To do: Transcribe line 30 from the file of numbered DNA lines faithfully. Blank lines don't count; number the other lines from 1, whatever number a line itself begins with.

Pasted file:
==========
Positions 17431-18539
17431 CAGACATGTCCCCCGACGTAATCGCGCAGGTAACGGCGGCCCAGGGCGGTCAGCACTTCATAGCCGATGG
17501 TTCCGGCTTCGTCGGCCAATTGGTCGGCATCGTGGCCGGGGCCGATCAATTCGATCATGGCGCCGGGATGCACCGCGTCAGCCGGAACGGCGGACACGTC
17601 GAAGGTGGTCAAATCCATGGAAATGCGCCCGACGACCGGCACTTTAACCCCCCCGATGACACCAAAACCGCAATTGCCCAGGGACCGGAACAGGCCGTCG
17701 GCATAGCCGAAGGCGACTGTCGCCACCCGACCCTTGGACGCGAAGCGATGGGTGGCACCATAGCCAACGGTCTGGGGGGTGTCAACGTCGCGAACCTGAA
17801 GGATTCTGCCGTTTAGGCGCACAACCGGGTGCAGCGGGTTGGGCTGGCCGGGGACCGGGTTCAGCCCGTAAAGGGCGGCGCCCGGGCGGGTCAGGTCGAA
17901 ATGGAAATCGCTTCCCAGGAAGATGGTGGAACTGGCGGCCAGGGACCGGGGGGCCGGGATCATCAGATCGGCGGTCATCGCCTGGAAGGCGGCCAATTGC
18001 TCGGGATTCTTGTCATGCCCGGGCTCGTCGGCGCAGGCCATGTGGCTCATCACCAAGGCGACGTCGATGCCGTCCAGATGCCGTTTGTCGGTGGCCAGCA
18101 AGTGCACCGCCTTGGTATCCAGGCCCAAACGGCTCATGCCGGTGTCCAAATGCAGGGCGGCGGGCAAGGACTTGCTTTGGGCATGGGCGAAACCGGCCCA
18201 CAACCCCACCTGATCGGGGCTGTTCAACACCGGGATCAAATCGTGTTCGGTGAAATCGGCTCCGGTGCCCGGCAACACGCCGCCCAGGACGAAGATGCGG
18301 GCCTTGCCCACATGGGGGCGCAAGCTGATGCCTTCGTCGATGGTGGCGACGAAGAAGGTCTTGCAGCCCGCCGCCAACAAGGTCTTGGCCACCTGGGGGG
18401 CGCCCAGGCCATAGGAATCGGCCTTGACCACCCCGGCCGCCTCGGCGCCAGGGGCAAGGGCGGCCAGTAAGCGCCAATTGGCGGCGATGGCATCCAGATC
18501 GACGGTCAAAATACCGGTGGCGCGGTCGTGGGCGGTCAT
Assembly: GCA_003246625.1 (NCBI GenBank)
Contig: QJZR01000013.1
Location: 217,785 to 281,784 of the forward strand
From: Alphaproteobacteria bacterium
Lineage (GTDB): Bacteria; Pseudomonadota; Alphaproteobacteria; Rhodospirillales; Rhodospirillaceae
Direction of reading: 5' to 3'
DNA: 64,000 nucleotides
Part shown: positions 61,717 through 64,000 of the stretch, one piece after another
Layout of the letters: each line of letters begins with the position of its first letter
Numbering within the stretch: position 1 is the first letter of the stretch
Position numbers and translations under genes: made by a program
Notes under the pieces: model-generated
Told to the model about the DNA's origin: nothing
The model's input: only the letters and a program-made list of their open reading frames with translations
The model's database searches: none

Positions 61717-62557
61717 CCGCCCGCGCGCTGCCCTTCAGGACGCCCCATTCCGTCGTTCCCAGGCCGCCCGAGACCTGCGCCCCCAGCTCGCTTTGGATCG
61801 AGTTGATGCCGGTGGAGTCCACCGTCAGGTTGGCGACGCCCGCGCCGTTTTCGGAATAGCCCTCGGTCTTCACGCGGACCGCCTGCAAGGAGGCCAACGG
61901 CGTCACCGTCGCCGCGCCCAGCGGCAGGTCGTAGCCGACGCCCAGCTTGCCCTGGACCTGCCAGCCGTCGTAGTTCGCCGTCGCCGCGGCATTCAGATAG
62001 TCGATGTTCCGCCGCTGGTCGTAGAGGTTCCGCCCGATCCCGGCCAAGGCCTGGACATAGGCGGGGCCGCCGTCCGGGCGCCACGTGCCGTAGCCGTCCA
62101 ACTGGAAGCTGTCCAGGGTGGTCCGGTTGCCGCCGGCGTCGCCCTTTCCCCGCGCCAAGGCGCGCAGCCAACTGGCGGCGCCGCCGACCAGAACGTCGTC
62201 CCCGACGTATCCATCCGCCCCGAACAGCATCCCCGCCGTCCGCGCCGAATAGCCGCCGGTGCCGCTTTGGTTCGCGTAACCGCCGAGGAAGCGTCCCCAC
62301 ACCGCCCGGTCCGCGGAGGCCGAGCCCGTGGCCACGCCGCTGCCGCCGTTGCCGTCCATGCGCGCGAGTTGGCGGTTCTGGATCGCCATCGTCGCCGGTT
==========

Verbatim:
61717 CCGCCCGCGCGCTGCCCTTCAGGACGCCCCATTCCGTCGTTCCCAGGCCGCCCGAGACCTGCGCCCCCAGCTCGCTTTGGATCG